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Frequently Asked Questions About Primer Orders

Below you will find some of the questions that we are frequently asked concerning primer orders.  If you have a question that is not listed below, please contact us.

What is the difference between the V-J and V-C primer systems?

 

The V-J primers amplify about 100 bp sequences around the CDR3 region and are suitable for both genomic DNA and RNA samples; the V-C primers amplify about 150 bp (Illumina) or 250 bp (Illumina MiSeq & Roche 454) sequences around the CDR3 region and should be used with RNA samples only because there is a large intron in between the C and rearranged V(D)J genes.  

01

Are the primers compatible with gDNA template?

 

Only our V-J primer systems are compatible with gDNA due to an intron between the rearranged V(D)J and C genes; however, all of our primers are compatible with RNA.

02

Does the amplified region contain the CDR3 region?

 

Yes, our primers for human amplification and sequencing for Illumina MiSeq and Roche 454 are located within FR1 and C genes, so they amplify almost the entire antibody sequence including CDR1, CDR2 and CDR3. Our primers for mouse amplification and sequencing for Illumina MiSeq and Roche 454 are located within FR2 and the C gene, amplifying the CDR2 and CDR3.  With Illumina, we offer both V-J and V-C amplification primers.  The V-J primers amplify about 100 bp sequences around the CDR3 region and are suitable for both genomic DNA and RNA samples; the V-C primers amplify about 150 bp sequences around the CDR3 region and should be used only with RNA samples only because there is a large intron in between the C and rearranged V(D)J genes.  With the Illumina primers, both V-J and V-C primer systems may include a portion of the FR3 region in addition to the CDR3 region.  The V-C primers will also include the beginning portion of the C-region.

03

When I order a primer reagent system, do I actually get the primer sequences?

 

No, you do not get the primer sequences. We use a patented arm-PCR technology (amplicon rescued multiplex PCR), and the primer sequences are not disclosed. You will see the inside primer sequence after sequencing is completed, but the outside primer sequences are not disclosed.

04

Do you offer primer sets for paired analysis of TCR alpha/beta chain in the single cell level?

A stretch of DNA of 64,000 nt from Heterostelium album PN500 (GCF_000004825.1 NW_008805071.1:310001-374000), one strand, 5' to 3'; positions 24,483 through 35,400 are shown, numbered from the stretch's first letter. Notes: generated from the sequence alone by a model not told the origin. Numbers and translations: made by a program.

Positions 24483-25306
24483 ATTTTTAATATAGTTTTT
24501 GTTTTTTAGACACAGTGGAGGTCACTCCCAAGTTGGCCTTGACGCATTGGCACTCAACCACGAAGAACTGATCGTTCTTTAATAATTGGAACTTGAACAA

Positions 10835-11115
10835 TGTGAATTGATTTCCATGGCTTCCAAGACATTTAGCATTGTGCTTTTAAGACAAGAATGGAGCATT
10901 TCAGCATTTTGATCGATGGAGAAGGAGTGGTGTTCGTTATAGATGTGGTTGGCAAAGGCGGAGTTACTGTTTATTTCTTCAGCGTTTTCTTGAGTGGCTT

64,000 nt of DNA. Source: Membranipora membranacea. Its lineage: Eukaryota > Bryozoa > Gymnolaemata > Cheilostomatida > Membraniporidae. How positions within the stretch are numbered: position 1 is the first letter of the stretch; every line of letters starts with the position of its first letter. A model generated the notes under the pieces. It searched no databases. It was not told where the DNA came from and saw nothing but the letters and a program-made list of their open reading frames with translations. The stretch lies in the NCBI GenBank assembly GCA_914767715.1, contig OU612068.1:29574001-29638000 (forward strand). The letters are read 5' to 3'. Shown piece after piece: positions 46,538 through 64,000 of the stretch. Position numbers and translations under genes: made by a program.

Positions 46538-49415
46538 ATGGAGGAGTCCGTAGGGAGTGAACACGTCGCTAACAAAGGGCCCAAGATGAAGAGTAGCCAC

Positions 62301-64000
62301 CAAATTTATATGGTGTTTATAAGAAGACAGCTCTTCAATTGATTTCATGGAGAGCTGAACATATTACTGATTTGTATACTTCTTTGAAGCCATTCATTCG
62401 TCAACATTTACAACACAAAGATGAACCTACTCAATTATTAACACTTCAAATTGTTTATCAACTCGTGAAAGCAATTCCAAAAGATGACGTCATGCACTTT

Currently, we do not offer this as a product; however, it is in our development pipeline.  Please check back later.

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06

How much template RNA do I need for amplification?

 

For service orders, we require 500 ng of RNA from isolated cells (with an A260/280 ≥1.8) at a minimum concentration of 15 ng/µL for service orders. For PBMCs, total RNA from whole blood, and total RNA from tissue samples, we require 1 µg of RNA at a minimum concentration of 35 ng/µL.  For service samples, we request more than is required for a single reaction so that there is enough for a repeat amplification, should it be necessary. 

 

The amount of RNA input is dependent on the starting sample type. If you are using total RNA from whole blood, with no downstream cell sorting, then we recommend using 1 ug of RNA. This is the same recommendation for tumor or various tissue types. The reason for this is that there is a lot of non-immune specific RNA in the sample that is acting as background and you want to make sure that you have enough immune specific RNA going into the reaction. If you are using PBMCs, then you can put less RNA template. We, typically, use 300 - 500 ng for this sample type.

 

When using cells that have been sorted, you can use even less RNA template because the concentration of immune-specific RNA is greater. When working with sorted cells, we have used as little as 50 ng but it was of good quality and was intact. The important thing to remember when deciding how much RNA template to use, is to think of your sample type and the quality of your RNA. You can also consider that if you are using RNA extracted from a tissue type that has a lot of immune-specific cells, such as lymphoid tissue, then you can get away with using less RNA template in your reaction. The other consideration is if you are comparing one sample to another, then you might want to keep the starting template amount (in ng) the same from both samples.

 

What also needs to be considered is that the total volume that can be added to the first PCR reaction is 13.75 ul. The RNA needs to be at a concentration that will allow you to put the desired starting template amount (in ng) into this 13.75 ul. If you have a really concentrated RNA sample, then you can make up the difference of that 13.75 ul with nuclease-free water. For example, your RNA sample is 250 ng/ul and want to add 500 ng of template. You would add 2 ul of RNA template and 11.75 of water. This dilution would give you 500 ng of RNA going into your first PCR reaction.

 

Basically, the more purified your sample type, the less amount, in ng, of RNA template is required to achieve the desired immune-specific amplification.

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